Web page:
Format: Internet video on laptop.
All children rebel against their parents in one way or another. It’s a part of growing up, I suppose. I rebelled in my own way, as did my siblings, as did my wife. I’m starting to see that here and there with my older daughter, and I’m sure of the knowledge that it will get worse. In the minds of those rebelling, there’s always a reason for doing so. And sometimes, those on the outside looking might well agree with that reason.
Rosetta is a film from the middle of the careers of Jean-Pierre and Luc Dardenne, who are evidently the Belgian equivalent of the Coens. It focuses on the life of Rosetta (Emilie Dequenne), a young woman who wants only to escape the life that she has. She lives with her mother (Anne Yernaux) in a trailer in almost complete poverty. Her mother, an alcoholic who has sex with the other trailer park residents in exchange for booze, is abusive and terrible. All Rosetta wants is to get away from this life any possible way she can.
Her first choice is by finding a job and saving up enough money to get away. But the film opens with her being let go from her factory job because her trial period is over. She sells clothing for extra money, and asks everyone she encounters if they have work for her. She’s so desperate that her reaction when thwarted from the simple goal of employment is violence. Her reaction upon losing the factory job is excessively violent (to the point where she couldn’t conceivably keep the job anyway). She fights physically and verbally with her mother, typically over the drinking and sex. She asks a guy named Riquet (Fabrizio Rongione) at a waffle stand for a job, and when he eventually follows her home, her first inclination is to knock him off his scooter.
As it turns out, he was coming to offer her a job, and despite her violent reaction to his arrival, she gets it. And as with her previous job, Rosetta essentially becomes the job. For her, the job is life because without it, she is left with nothing. There is no room in her life for anything but the job, earning any money she can, and the strange stomach pains she suffers from (never fully explained—possibly an ulcer). Despite Riquet’s obvious interest in her, she has no time for him. She is obsessive about money to the point of leaving lines in the local river to hook fish and doing laundry by hand in a plastic tub.
And that’s essentially the film here. Rosetta is brutal in the world it depicts and brutal in its depiction of that world. Most of the camera work is handheld and from mid-close and closer, providing an uncomfortable intimacy with this story. We aren’t able as the audience to get away from Rosetta, and in fact are rarely more than an arm’s length away from her. Her world becomes the only world we are able to experience in the film. This has the twin purposes of making the story simultaneously compelling and repellent.
In many ways, this is the entire point of the film. The Dardennes have built something here that is almost completely unique. They have created a character in Rosetta with whom it is impossible to have anything but the greatest sympathy, but who it is virtually impossible to like as a person. Rosetta is a product of her terrible, repressive environment and every minute of her life is a struggle to reach the next minute. This leaves her virtually no room for her own humanity or anything like kindness, pleasure, or simple enjoyment. She becomes not a person, but a thing that exists. Rosetta is unlikeable because of her environment and also fascinating because of it. She is predatory and feral, an animal always fearful of being caged or hurt, because everything she has encountered has done one or both of those. This also explains her “violence first” attitude toward everything that isn’t what she immediately needs. At one point, when Riquet falls into the river, she hesitates before saving him. After all, if he drowns, a spot will open up at the waffle stand. This makes her betrayal of him not merely terrible, but inevitable.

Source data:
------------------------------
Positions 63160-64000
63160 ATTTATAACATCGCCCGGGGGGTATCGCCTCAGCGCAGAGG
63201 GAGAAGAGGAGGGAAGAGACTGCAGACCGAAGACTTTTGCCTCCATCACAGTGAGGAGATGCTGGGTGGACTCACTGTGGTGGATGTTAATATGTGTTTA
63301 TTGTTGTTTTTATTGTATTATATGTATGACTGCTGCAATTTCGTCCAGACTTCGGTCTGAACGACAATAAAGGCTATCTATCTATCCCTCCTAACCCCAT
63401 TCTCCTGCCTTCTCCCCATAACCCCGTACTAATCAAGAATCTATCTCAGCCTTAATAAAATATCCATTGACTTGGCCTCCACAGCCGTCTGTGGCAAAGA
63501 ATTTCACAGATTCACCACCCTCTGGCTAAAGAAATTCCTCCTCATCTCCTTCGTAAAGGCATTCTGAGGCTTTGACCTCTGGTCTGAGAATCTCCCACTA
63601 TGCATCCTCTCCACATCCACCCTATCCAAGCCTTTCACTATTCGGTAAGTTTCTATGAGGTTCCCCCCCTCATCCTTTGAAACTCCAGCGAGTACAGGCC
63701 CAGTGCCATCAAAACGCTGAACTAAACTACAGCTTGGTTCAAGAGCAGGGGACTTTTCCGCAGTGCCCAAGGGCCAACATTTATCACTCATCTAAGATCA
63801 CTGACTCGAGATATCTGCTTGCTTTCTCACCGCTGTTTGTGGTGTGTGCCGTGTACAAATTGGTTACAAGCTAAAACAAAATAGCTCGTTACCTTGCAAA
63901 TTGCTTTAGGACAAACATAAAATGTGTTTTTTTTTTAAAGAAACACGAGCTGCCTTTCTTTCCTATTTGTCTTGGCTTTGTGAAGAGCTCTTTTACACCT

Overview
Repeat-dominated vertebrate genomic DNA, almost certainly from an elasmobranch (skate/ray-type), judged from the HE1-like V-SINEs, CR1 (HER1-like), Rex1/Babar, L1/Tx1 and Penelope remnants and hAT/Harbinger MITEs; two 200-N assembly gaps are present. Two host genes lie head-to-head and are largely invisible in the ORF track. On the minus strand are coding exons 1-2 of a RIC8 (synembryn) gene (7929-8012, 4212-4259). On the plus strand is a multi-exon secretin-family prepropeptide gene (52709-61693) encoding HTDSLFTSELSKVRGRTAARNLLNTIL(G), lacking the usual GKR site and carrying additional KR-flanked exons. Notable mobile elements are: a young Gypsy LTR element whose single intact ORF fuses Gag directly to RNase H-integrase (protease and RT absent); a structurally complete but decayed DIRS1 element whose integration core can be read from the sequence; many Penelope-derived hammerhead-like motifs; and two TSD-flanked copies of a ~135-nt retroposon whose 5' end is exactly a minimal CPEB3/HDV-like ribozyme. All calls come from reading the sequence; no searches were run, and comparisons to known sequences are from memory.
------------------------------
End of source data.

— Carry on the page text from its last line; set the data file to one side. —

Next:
Rosetta’s inability to connect with anyone on a human level would be funny if it were not so painful. Invited in to Riquet’s home at one point, her lack of human feeling and connection becomes brutally evident. Riquet is clearly trying to impress her, but she is unable to notice, pay him a compliment, or, at one point, loosen up enough to dance with him. The need to escape her life is so dominant, that she can’t let it alone for a moment.
As with many films of this sort, Rosetta is difficult to watch and difficult to enjoy, but powerful and moving regardless. Our title character lives in a world in which she really has no wants because her needs are so pressing and deep-seated that she cannot get beyond them. On a podcast a few months ago, fellow blogger James Blake Ewing commented that the story of a character unable to change is a tragedy. Rosetta is one such character, and her story is a tragedy—not because she doesn’t change but because she wants nothing but change and can’t achieve it.
This is a difficult film to watch both because of its subject matter and because of the extreme intimacy of the camera, but it’s a worthy watch nonetheless.
Why to watch Rosetta: It’s what Fish Tank should have been.
Why not to watch: The camera offers no distance between audience and an unpleasant subject.